Study Guides (248,005)
Canada (121,222)
York University (10,190)
Economics (643)
ECON 1010 (137)

Econ 1010 Review Chapter 20-24,26.doc

13 Pages
Unlock Document

ECON 1010
Sadia Mariam Malik

Econ 1010 Review (Ch. 20-24,26) Chapter 20 Gross Domestic Product (GDP) 1. Market Value (Price x Quantity = $$) 2. Final goods and services 3. Produced within a country (domestically) 4. Produced in a given Reference Period (eg; produced in 2012 and bought 2013, still part of 2012 GDP because it was produced in 2012) Y = C (Consumption) + I (investment) + G (Government) + {X (exports) – M (imports)} - Consumption – Households (Cars, furniture) - Investment – Expenses on equipment, buildings, tools - Government – Government expenses on goods and services - Exports (X) – excluded - Imports (M) – included Net Investment = Gross Investment – Depreciation Eg: $20 million on capital is Growth investment, but deceases $2 million, therefore, that is depreciation ^$20 - $2 = $18 million Nominal GDP The GDP that measures sum of market of all goods (Formula – Current Price x Current Quantity ) Eg; Price Price (Base) Quantity Quantity(Bas Market Value (Current) (Cur.) e) Bread 2.10 1.00 75,000 70,000 57,500 Computer 1.80 1.00 18,000 25,000 32,400 Nominal GDP = Current Price x Current Quantity For Bread = 2.10 x 75,000 = 157,500 For Computer = 1.80 x 18,000 = 32,400 Nominal GDP = 157,500 + 32,400 = 189,900 * Real GDP Value of Final Goods and Services (Formula – Base Price x Current Quantity ) Real GDP = Base Price x Current Quantity For Bread = 1.00 x 75,000 = 75,000 (the Market Value) For Computer = 1.00 x 18,000 = 18,000 Real GDP = 75,000 + 18,000 = 93,000 Chapter 21 (Unemployment) - Unemployment results from lost production and income as well as lost human capital * - Labour Force divided into 2 groups, working-age population (# of people aged 15+) and people too young (# of people under 15)  to be employed – must have a part time or full time employment  to be unemployed – must be either = a. Without work but specific efforts to find job within 4 weeks b. Waiting to be called back to a job c. Waiting to start new job within 30 days  Note: anyone who has no job and is NOT looking for one is NOT part of labour force* 4 Labour Market indicators: Unemployment rate = (Number of people unemployed/labour force) x 100 Eg: labour force was 17.95 million and 1.08 was unemployed Unemployment rate = (1.08/17.95) x 100 = 6% Involuntary Part-Time rate = (Number of involuntary part-time workers/labour force) x 100 Eg; 679,000 involuntary part time workers and 17.95 million in labour force Involuntary Part-Time rate = (679,000/17.96 million) x 100 = 3.8% Labour Force Participation Rate = (Labour force/Working-age population) x 100 Eg 17.95 million in labour force, 26.55 million in working-age population Labour Force Participation Rate = (17.95 million/26.55 million) x 100 = 67.6% Employment-to-Population Ratio = (Employment/Working age population) x 100 Eg; 16.87 million in employment, 26.55 million in working-age population Employment-to-Population Ratio = (16.87million/26.55million) x 100 = 63.5% o Marginally attached workers are NOT actively working and NOT looking for work ** o Discouraged worker is NOT applying for jobs because no one hires them, therefore, discouraged to apply for another job ** Frictions, Structural Change and Cycles - Unemployment can be classified in 3 types:  Frictional – arises from normal labour and market turnover (people entering labour force or transitions of various jobs OR changes in demand in labour across firms)  Structural – unemployment created by changes in technology and foreign competition (Structural lasts longer than frictional, for example, employees need to update skills)  NOTE: both Frictional and Structural MUST happen  Cyclical – fluctuating unemployment over business cycles (Cyclical is the WORST out of the three) Chapter 21 (inflation) - Price Level – average level of prices and value of money - Inflation rate – annual percentage change in the price level - Note: Inflation rate affect the growth of Price Level *  Inflation is a problem since it reduces the purchasing power of money and our income  When inflation is UNPREDICTABLE it is also another problem because of redistribution of income and wealth (some gain $$, some lost $$) and diverts resources from production - Hyperinflation – inflation rate that is EXTREMELY high and out of control ($$ loses value very quickly) - Consumer Price Index (CPI) – measures price paid by urban consumers for “fixed” basket of consumer goods and services  CPI is defined to be equal to 100 for the “reference base period”  For example, reference base period is 2002; average CPI over 12 months in 2002 is equal to 100. In September 2008, CPO was 115.7 (therefore, (115.7 – 100 = 15.7%) tells us that the prices urban consumers paid increased by 15.7% in 2008 than in 2002)  CPI Formula = (Cost of Current-period prices/Cost of Base-period prices) x 100  Eg; CPI in 2008 (current-period price) is $70, and CPI in 2007 (base-period price) is $50  ^ CPI = ($70/$50) x 100  = 140 (therefore, 40% {140 – 100} of the prices paid by urban consumers increased) - Inflation Rate – percentage change in price level from one year to the next  Inflation Rate Formula = [ (CPI this year – CPI last year) / CPI last year] x 100 The Biased CPI (4 reasons) 1. New good bias – CPI is fixed 2. Quality change bias – Quality improvements , CPI counts all price rises as inflation * 3. Commodity substitution bias – overstates actual increase of cost of living (however, people seek substitutions therefore CPI exceeds actual inflation) 4. Outlet substitution bias – fixed basket of CPI that people purchases in the same outlet even if prices increase (however, people find other chapter outlets therefore maintaining standard of living)  Consequences – Distorts private contracts, increases government outlays (closest to a third of federal government outlays are linked to CPI) and biases estimates of real earnings GDP Deflator GDP deflator equals (Nominal GDP/Real GDP) x 100 * - GDP deflator = [Nominal GDP (Price in Current year) / Real GDP (Price in Base year)] x 100 Note: One can use GDP Deflator to find Real Wage Rate - ^for example, Real Wage Rate = (Nominal Wage Rate / GDP Deflator) x 100 - ^As well, Real Wage Rate is Money Wage Rate divided by price level Chained Price Index for Consumption (CPIC) CPIC equals (Nominal consumption expenditure/ Real consumption expenditure) x 100 Chapter 22 Growth Rate of Real GDP Growth Rate of Real GDP = [ (Real GDP Current Year – Real GDP Base Year) / Real GDP Base Year] x 100 Growth Rate of Real GDP per Person = [ (X7/N7) – (X6/N6) / (X6/N6) ] x 100 ^ Real GDP in 2 years is X6 (2006) and X7 (2007), the Estimated Population N6 (2006 population) and N7(2007 population) Rule of 70 - Number of years it takes for level of a variable to double is approx. 70 divided by annual percentage growth rate  Annual % growth rate = [ (population of current year - population of base year) / population of base year] x 100  ^ therefore you get current year Annual % growth rate, afterwards you must add growth rate return % a year How Potential GDP grows - Determined by Aggregated production function and Aggregated labour market  To determine Aggregated production function -- Average Productivity of labour = GDP/Labour  ^increase in labour increases real GDP  To determine Aggregated labour market – Real wage rate (money wage rate/price level), demand for labour shows quantity of labour demanded and real wage rate, supply of labour shows quantity of labour supplied and real wage rate, and labour market equilibrium at real wage rate at which quantity of labour demanded equals quantity of labour supplied - Begin dividing Real GDP Growth into forces that increase à Growth in supply of labour and Growth in labour productivity • Growth in supply of labour (Average hours per worker, employment-to- population ratio, and working-age population growth) à all increase supply of labour • Growth in labour productivity (quantity of Real GDP produced by an hour of labour(firm demands more labour) Why Labour Productivity grows - Quantity of real GDP produced (Y), depends on quantity of labour (L), quantity of capital (K) and state of technology (T) Growth Theories and Policies 3 Growth theories: àClassical = GDP growth is temporary since GDP increases (people are healthier, have more babies because of the idea that more $$ results to more babes) – positive relationship between income and population, but it is ONLY temporary  NOTE: it has a pessimistic view of economic growth ** • Key idea – human population increases fast than food on earth, the increase in technology would not be as big as population • Limitation – not supported by empirical evidence because increase in money can reduce fertility rate àNeoclassical = sole determinant of economic growth is technological growth, it rejects positive relationship between population and income (rather, increase money, savings, investment and capital stock)  NOTE: emphasize on technology * -- what determines economic growth • Key idea – growth depends upon technological improvement/change, and depends on changes on capital stock (subject to diminishing returns) • Limitation – doesn’t tell us where technological change comes from (idea of convergence [when low $$ economy rapidly grows and catches up to first world countries] like Japan) àNew Growth = product of knowledge capital (eg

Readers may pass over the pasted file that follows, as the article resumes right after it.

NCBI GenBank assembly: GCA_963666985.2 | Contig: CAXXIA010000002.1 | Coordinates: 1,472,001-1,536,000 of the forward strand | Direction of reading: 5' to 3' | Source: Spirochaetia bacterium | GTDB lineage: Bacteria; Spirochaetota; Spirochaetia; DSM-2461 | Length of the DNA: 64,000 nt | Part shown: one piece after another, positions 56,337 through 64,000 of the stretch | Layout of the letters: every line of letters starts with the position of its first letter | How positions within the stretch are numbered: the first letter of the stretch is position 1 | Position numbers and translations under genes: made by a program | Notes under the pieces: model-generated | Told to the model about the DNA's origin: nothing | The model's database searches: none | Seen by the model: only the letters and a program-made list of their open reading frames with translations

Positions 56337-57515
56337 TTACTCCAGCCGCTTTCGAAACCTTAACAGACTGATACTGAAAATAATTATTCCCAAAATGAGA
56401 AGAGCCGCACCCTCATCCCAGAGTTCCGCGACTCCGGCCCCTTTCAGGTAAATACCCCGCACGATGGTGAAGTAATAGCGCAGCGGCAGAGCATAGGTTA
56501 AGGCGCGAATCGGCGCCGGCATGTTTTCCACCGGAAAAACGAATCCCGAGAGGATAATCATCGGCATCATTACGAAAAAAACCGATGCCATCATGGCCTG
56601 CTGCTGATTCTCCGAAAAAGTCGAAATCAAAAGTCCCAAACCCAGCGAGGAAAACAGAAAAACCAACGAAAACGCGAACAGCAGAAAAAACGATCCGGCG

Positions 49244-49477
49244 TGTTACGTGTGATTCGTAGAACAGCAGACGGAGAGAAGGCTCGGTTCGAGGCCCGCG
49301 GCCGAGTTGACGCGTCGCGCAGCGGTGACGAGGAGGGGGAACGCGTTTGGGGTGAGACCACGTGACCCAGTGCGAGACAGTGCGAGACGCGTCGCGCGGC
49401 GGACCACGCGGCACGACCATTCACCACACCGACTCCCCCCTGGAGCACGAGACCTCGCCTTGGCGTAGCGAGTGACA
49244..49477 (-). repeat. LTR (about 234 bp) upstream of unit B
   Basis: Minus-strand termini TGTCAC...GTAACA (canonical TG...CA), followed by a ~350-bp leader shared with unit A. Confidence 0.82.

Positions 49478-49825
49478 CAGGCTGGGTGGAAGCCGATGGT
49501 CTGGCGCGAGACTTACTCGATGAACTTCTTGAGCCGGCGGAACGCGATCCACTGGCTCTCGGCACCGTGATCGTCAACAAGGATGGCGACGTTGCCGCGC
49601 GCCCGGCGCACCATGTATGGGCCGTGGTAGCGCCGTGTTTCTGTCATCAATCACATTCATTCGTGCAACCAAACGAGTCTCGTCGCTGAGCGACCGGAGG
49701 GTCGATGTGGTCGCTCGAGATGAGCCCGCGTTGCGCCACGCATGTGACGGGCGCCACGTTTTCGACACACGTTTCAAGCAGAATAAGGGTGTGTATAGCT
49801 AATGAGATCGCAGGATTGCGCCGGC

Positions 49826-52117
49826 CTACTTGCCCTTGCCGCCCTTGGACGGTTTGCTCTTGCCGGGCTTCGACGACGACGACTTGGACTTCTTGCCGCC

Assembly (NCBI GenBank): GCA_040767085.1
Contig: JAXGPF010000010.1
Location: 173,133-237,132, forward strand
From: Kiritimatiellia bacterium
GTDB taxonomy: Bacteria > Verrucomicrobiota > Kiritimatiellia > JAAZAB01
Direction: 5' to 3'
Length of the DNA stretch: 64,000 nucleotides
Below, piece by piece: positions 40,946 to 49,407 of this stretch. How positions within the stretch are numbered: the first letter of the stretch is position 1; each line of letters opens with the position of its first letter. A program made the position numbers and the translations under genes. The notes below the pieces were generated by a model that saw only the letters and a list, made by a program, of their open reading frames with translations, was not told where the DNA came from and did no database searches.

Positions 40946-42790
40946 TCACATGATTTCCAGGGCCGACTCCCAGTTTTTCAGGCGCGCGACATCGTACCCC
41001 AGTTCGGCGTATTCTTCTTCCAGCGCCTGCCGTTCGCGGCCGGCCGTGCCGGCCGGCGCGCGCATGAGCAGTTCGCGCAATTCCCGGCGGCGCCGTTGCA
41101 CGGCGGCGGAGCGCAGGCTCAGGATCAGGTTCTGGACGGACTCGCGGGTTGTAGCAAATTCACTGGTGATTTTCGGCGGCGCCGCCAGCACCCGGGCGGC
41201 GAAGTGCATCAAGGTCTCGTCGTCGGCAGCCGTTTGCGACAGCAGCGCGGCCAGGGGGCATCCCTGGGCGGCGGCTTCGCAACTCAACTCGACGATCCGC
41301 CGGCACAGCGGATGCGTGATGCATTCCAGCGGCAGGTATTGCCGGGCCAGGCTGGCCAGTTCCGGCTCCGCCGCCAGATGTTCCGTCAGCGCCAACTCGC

More Less

Related notes for ECON 1010

Log In


Join OneClass

Access over 10 million pages of study
documents for 1.3 million courses.

Sign up

Join to view


By registering, I agree to the Terms and Privacy Policies
Already have an account?
Just a few more details

So we can recommend you notes for your school.

Reset Password

Please enter below the email address you registered with and we will send you a link to reset your password.

Add your courses

Get notes from the top students in your class.